Sometimes we can be too quick to make assumptions or judgements about people and want to peg them as a specific type of person. A person I know always came across to me as self confident, assured and perhaps a little bossy and wanting to take charge. They came on so strong that I could feel myself shrinking inside. It can be hard to relate to someone when you feel intimidated by them. Or when they make you feel inadequate.
A change of circumstances meant we were thrown together more than I initially found comfortable. Surprise, surprise, I found a whole different person and that my initial reaction had been way off the mark. The person was nowhere near as confident and self assured and in control as I had thought. In fact they were quite vulnerable. Over a while now, I have loved getting to know this person and appreciate their numerous good qualities. When talking about this change of my attitude towards the person recently with a young woman I know who is wise beyond her years said this. ’ It’s often those who appear most confident and assured that need the most care and attention.’
In real life, it means taking time to get to know the person at a deeper level. It’s not that much different when creating characters. The more we come to understand them and their motivations for acting as they do, the more we are drawn to them or not. But think there is one big difference. I find it hard to continue reading a book where I don’t like the characters. It takes a very skilled author to convince me to read about people I don’t care about.
Mostly when I read I need to be emotionally connected in some way to the main characters. So that means when it comes to creating characters we have show that there is enough that is likable about them, so the reader will want to keep reading and will care what happens to them. This might mean showing them in a situation where a softer, more compassionate side of their character comes out or where they will stick up for something they believe in. If a character is opinionated, selfish and unfeeling about others why would we want to read about them? I certainly wouldn’t. Often it can be something that has happened in their background to make them the way we are. If so the reader needs to know, so they will understand and be able to hopefully associate.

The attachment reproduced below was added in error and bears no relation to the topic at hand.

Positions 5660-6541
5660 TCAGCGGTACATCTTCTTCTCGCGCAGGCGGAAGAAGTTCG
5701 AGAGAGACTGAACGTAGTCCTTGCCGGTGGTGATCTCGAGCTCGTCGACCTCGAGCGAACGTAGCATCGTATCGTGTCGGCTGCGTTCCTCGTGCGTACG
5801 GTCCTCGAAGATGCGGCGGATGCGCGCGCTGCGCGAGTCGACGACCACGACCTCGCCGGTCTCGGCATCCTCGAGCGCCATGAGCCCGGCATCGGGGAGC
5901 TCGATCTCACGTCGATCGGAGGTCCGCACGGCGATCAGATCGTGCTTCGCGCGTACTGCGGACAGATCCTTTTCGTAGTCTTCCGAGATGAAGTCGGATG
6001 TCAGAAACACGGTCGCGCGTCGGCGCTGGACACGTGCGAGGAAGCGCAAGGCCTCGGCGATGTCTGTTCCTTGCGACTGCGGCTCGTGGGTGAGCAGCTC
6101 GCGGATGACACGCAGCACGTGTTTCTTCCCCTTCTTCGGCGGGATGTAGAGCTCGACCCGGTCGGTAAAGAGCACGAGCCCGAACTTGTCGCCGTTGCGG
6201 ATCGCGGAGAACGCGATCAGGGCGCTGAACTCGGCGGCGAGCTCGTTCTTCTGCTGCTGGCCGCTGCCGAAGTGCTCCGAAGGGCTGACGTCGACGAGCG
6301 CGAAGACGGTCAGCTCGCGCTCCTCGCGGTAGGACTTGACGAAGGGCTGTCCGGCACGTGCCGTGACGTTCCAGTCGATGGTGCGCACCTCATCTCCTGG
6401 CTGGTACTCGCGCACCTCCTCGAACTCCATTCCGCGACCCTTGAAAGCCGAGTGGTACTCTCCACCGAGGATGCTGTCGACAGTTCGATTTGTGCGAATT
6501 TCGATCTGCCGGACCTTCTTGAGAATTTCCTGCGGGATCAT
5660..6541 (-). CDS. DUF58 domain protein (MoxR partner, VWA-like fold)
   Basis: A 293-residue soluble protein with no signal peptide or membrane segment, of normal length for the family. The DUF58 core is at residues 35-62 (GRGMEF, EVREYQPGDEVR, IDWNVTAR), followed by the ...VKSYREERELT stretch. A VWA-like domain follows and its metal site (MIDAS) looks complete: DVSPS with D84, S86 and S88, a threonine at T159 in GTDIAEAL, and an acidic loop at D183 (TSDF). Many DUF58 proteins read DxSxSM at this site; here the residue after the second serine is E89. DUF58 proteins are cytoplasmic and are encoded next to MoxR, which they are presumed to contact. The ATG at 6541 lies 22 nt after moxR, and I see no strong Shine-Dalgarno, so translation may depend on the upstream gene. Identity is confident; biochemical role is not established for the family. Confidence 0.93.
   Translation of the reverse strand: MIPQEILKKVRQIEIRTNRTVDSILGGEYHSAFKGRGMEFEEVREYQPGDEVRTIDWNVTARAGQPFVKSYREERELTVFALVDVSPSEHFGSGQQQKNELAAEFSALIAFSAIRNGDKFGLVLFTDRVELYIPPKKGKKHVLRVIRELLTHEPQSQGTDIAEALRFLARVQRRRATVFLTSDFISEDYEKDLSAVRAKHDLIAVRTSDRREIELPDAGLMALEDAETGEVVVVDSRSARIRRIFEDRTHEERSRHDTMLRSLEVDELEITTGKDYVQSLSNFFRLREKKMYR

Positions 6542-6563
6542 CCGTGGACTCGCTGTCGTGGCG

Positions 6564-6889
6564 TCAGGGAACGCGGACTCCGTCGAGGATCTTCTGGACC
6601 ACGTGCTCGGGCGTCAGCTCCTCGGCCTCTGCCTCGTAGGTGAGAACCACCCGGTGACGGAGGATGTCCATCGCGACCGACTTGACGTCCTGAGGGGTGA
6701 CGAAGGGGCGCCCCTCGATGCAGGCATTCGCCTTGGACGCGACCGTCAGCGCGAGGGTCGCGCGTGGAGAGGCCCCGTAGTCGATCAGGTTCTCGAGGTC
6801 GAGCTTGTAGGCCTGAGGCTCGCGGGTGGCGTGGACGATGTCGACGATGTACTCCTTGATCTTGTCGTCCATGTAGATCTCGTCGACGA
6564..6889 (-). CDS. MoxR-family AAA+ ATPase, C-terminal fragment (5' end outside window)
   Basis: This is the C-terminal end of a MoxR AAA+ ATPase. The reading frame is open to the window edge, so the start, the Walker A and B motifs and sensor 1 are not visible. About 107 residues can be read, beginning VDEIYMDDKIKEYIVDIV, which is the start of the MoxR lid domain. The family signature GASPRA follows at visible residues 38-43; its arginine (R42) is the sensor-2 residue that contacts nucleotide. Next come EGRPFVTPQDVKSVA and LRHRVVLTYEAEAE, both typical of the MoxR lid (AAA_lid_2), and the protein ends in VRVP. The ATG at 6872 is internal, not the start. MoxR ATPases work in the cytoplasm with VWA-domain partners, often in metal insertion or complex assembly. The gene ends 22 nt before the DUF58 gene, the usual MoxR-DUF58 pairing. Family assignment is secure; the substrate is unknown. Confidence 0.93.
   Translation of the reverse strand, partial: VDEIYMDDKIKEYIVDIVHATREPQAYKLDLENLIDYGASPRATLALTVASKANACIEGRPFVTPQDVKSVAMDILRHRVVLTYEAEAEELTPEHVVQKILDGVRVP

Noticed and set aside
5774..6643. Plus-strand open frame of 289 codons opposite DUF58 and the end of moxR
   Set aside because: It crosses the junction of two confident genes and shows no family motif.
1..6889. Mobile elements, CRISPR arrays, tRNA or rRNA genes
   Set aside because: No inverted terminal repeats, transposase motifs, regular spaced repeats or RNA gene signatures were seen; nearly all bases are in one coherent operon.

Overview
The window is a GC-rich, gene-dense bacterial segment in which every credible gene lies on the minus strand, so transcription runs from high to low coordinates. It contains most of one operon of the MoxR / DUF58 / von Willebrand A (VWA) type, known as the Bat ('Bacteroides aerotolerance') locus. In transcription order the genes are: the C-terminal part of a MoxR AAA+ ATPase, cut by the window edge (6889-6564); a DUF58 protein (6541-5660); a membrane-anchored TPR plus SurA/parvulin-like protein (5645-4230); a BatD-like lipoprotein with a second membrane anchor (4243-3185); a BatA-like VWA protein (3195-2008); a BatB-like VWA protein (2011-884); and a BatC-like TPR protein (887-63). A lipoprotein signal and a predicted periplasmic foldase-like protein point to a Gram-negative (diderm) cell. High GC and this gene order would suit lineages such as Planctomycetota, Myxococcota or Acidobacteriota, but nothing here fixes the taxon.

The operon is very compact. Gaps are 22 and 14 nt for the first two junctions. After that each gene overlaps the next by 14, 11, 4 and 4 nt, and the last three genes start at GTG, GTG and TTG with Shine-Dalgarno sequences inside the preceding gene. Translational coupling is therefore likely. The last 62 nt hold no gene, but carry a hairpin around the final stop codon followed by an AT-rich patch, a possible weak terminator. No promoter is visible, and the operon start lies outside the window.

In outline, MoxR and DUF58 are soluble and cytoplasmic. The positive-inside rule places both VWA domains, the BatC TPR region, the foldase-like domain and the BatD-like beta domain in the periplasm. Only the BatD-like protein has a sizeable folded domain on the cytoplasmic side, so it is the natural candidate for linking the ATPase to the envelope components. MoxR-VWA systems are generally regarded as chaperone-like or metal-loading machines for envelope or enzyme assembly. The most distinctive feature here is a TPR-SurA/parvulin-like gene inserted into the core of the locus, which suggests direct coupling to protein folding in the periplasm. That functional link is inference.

In an old movie starring James Stewart, my husband and I were watching recently, as soon as it started and we saw the cast, we immediately picked out which ones would be the baddies. Why? Because they always are. It’s like someone has typecast them and they believe they can only play one role. We don’t want our characters to be typecast or one dimensional. We want them to stand out from the crowd. We want them to come across as fully fleshed out people, which is why motivation for a character's actions are so important.
Sometimes the easiest way to deal with that is to think how we would react if we were afraid, or in love or feeling guilty, or grieving - whatever the situation may be. Then give those responses to our character. But the trick is to make sure the characters are not clones of us. The character has to be different enough from us. I always try and make my characters as different from me as possible in appearance to start with and then add different characteristics. But human emotions are much the same. Just watch any half a dozen people in grief for example and you will find while some things are common, each person has their own way of dealing with grief. Some close up. They keep everything tight inside. They cut themselves off from people. Others open like a flower in bloom.
They like people around them sympathising, and talking about the loved one who is gone. Some cry and maybe even scream and be angry at God. Others find solace in quiet moments reflecting on their loved one. Just as there is no right or wrong way to grieve, there is no right or wrong way for a character to behave. We just need to ensure their words and actions are understandable and believable, even if at times they may seem to contradict each other. Let’s face it, as humans we often do that. Books about personality types and motivation can be helpful too, within reason. My suggestion is not to be confined by personality types because few people are just one type. So make your character a mixture and therefore more complex. Love to hear your thoughts on how you develop a character.
Dale writes fiction, poetry and children’s fiction. She has also written articles, bible studies and Sunday school lessons. More information about Dale can be found at www.daleharcombe.com or on her Write and Read with Dale blog http://www.livejournal.com/users/orangedale/